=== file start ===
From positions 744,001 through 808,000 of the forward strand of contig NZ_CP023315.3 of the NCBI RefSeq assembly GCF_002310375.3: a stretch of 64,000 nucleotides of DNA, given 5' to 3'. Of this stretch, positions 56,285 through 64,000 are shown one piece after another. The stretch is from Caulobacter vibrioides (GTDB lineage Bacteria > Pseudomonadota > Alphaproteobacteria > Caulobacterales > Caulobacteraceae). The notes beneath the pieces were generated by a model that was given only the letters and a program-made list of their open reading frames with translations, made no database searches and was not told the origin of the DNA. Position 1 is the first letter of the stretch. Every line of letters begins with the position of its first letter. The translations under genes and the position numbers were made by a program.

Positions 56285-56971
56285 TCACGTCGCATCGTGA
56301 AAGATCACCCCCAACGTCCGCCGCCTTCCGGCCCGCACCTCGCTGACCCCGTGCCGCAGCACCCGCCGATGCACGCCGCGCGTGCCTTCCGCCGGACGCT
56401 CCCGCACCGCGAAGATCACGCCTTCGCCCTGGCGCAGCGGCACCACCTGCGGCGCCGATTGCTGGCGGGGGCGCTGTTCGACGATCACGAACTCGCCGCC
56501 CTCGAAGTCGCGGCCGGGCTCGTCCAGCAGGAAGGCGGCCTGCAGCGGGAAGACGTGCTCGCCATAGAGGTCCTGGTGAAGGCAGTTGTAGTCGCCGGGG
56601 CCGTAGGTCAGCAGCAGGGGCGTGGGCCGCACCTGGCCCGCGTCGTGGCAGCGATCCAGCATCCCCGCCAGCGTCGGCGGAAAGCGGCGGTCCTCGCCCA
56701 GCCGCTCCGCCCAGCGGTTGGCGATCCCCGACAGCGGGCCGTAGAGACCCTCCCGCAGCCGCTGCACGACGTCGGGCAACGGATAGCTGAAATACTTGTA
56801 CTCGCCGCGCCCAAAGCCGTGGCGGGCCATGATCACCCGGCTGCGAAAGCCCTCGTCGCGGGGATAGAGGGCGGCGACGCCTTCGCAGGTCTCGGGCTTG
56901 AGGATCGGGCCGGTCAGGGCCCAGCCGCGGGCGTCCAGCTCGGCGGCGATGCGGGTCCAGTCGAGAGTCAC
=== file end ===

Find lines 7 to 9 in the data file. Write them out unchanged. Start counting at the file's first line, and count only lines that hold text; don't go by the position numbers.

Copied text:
56601 CCGTAGGTCAGCAGCAGGGGCGTGGGCCGCACCTGGCCCGCGTCGTGGCAGCGATCCAGCATCCCCGCCAGCGTCGGCGGAAAGCGGCGGTCCTCGCCCA
56701 GCCGCTCCGCCCAGCGGTTGGCGATCCCCGACAGCGGGCCGTAGAGACCCTCCCGCAGCCGCTGCACGACGTCGGGCAACGGATAGCTGAAATACTTGTA
56801 CTCGCCGCGCCCAAAGCCGTGGCGGGCCATGATCACCCGGCTGCGAAAGCCCTCGTCGCGGGGATAGAGGGCGGCGACGCCTTCGCAGGTCTCGGGCTTG